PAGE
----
Lisa Salters breaks new ground on 'Monday Night Football' sidelines

Lisa Salters new sideline reporter for ESPN's "Monday Night Football."
Lisa Salters new sideline reporter for ESPN's "Monday Night Football." (Courtesy of ESPN)

"Monday Night Football" will open its 43rd season at M&T Bank Stadium with several new wrinkles. There will be a two-man instead of three-man booth with Mike Tirico doing play-by-play and Jon Gruden on analysis.

One of the biggest changes will be on the sidelines where Lisa Salters will debut as the new sideline reporter for the storied franchise.

Salters, a Penn State graduate, talked about her new job, her goals in that role, her hard-news values and the way she was socialized to journalism at Baltimore's WBAL-TV and ABC News in the Peter Jennings era.

Q. Sideline reporter for Monday Night Football is one of the highest visibility jobs in the business. Congratulations on it. Tell me when and how did you hear that ESPN wanted you in that role? And what was your reaction?

A. It was late March or early April when they called. And, you know, when your boss calls directly, it's sometimes not a good thing. So, when the secretary called and said, 'Can you hold on for Vince [Doria, senior VP],' I was like, 'Oh, gosh, what have I done?' So, while I'm waiting for him to come on the phone, I'm imagining the worse. But I couldn't think what I'd done wrong.

So, when he came on and said, 'We'd like you to be the sideline reporter for Monday Night Football, would you be interested?' I'm like, 'Would I be interested? Of course.' I was just blown away. I mean, your initial reaction is to be humbled that they think that much of you. This is the network's biggest property, a $1 billion property, and they want you to be a part of it.

And then, you think about who has done it before you -- my colleagues who I have such respect for and have always gone to for advice on my other gigs doing the NBA or college football sideline. I'd call Suzy Kolber, you know, and say, 'What should I do in this situation?' Or, 'How would you do this?' So, to know the people that have gone before you, taht's important. And to also know the people that haven't gone before you. To know that I'm the first African-American woman to do it, which is something that wasn't lost on me either. It just felt like a real honor to even be considered. I didn't know they were looking for someone to be the new sideline reporter, so it wasn't something that I pitched myself for or lobbied for. So, the call came out of the blue.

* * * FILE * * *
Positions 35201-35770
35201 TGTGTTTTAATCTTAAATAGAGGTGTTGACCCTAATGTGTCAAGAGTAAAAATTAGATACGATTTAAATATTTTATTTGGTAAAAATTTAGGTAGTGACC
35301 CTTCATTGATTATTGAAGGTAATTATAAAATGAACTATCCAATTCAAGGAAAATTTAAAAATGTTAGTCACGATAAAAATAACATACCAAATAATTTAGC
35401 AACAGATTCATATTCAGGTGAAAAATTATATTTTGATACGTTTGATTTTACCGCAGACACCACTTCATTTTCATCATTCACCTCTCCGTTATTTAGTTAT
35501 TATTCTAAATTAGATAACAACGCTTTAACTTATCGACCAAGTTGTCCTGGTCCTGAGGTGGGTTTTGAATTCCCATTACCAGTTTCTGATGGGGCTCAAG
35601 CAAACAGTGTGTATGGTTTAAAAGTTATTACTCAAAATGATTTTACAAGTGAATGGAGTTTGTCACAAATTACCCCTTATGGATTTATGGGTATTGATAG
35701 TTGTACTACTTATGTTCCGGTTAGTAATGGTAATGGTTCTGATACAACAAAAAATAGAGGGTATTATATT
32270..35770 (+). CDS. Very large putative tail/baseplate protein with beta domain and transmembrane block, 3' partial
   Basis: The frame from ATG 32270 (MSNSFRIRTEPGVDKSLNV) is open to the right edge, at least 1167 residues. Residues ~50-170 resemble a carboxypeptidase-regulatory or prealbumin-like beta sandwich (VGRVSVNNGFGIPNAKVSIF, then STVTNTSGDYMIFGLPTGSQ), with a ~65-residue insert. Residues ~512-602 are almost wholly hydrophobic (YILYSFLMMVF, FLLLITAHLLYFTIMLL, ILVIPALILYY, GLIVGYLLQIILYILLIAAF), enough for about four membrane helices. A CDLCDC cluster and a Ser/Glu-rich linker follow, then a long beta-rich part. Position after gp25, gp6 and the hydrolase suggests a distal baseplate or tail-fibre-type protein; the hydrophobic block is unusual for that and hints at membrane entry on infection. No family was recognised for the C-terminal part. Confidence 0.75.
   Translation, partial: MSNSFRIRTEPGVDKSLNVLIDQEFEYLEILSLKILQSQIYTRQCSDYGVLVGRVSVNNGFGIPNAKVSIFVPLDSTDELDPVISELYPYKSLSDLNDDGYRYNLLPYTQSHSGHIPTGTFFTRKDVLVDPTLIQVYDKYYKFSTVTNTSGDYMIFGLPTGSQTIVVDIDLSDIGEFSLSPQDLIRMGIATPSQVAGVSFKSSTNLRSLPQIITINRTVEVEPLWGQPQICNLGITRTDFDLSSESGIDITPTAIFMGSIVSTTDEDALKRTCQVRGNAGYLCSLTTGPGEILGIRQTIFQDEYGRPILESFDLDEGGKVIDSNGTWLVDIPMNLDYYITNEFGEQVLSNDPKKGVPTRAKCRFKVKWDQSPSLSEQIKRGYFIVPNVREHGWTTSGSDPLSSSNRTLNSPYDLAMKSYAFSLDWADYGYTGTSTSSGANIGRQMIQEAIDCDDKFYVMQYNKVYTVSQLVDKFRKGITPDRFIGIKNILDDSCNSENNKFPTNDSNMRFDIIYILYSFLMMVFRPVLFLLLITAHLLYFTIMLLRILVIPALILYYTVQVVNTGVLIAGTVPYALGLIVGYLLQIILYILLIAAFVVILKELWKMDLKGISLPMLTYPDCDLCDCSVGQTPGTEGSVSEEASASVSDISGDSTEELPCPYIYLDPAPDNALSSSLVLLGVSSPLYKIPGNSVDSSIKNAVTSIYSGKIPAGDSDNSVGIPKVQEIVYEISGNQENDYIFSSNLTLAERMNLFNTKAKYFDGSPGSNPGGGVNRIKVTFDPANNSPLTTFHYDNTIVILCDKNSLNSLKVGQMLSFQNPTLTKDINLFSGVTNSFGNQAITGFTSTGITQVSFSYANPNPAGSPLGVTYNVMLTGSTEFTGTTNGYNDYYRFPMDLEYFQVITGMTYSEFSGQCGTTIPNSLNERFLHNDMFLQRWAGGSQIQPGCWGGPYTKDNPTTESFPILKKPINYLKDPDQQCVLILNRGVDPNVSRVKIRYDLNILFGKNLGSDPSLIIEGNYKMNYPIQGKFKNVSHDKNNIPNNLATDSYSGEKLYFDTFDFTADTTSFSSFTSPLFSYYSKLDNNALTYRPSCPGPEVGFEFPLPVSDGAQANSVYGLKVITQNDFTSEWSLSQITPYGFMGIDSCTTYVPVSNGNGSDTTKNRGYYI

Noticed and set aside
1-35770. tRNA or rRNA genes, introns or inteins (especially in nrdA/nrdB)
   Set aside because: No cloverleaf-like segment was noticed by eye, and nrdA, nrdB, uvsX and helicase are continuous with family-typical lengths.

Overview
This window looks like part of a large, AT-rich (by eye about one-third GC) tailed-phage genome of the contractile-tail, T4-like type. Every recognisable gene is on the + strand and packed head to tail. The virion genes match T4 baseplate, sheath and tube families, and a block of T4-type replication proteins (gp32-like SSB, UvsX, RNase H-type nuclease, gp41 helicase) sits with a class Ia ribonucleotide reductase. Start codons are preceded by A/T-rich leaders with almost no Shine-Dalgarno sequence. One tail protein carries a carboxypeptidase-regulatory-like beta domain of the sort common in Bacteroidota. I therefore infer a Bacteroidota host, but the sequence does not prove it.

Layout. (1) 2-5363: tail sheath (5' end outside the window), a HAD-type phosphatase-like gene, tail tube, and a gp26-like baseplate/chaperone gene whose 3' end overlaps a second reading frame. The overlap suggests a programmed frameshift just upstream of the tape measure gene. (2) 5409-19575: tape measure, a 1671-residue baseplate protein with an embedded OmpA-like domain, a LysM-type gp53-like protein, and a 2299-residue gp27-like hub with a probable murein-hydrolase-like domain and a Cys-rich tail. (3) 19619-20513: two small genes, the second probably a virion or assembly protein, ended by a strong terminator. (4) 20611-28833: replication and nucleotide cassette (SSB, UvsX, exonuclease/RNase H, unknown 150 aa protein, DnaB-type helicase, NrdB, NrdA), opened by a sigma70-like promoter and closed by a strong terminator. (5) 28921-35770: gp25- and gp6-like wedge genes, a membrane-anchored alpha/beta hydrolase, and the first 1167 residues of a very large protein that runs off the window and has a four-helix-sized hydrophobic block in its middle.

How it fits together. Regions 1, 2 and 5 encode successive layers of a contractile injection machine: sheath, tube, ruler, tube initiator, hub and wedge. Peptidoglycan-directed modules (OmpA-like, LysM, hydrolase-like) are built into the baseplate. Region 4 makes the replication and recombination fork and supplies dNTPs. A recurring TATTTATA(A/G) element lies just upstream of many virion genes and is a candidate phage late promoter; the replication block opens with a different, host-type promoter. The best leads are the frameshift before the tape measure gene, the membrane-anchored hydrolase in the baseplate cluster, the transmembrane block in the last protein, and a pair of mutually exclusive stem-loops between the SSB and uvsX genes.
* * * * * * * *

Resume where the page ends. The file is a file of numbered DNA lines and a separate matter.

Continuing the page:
Q. Being the first anything matters in my opinion. But here you are in a role of such cultural prominence performing before an audience measured in the millions -- more than 10 million most weeks -- every Monday. So, in terms fo respresentation and identity, this is a special job, isn't it?

A. Absolutely. And I see that on Twitter and my Facebook page. I get that from women in general and black women saying, 'We're so proud.' So, it does mean something to people.

Q. Now, you started your professional career at Baltimore's WBAL TV station (1988-'95) after graduating from Penn State, and I see from another interview that you credit investigative reporter Jayne Miller for socializing you to the tenets of hard news reporting and responsible journalism. Can you talk a little about that?

A. Everything I know about journalism I learned first from Jayne. I feel very proud about my journalistic integrity and background. She was one of my first real working mentors. Jayne went to Penn State, and I went to Penn State. And I met Jayne at a career day. I was one of hundreds of graduating seniors who were thinking I was never going to get a job, and I sat down with Jayne, and what impressed her most was that I had played on the woman's basketball team. And to her, that meant, 'Wow, you were able to play a varsity sport and have a 3.5 grade point average?'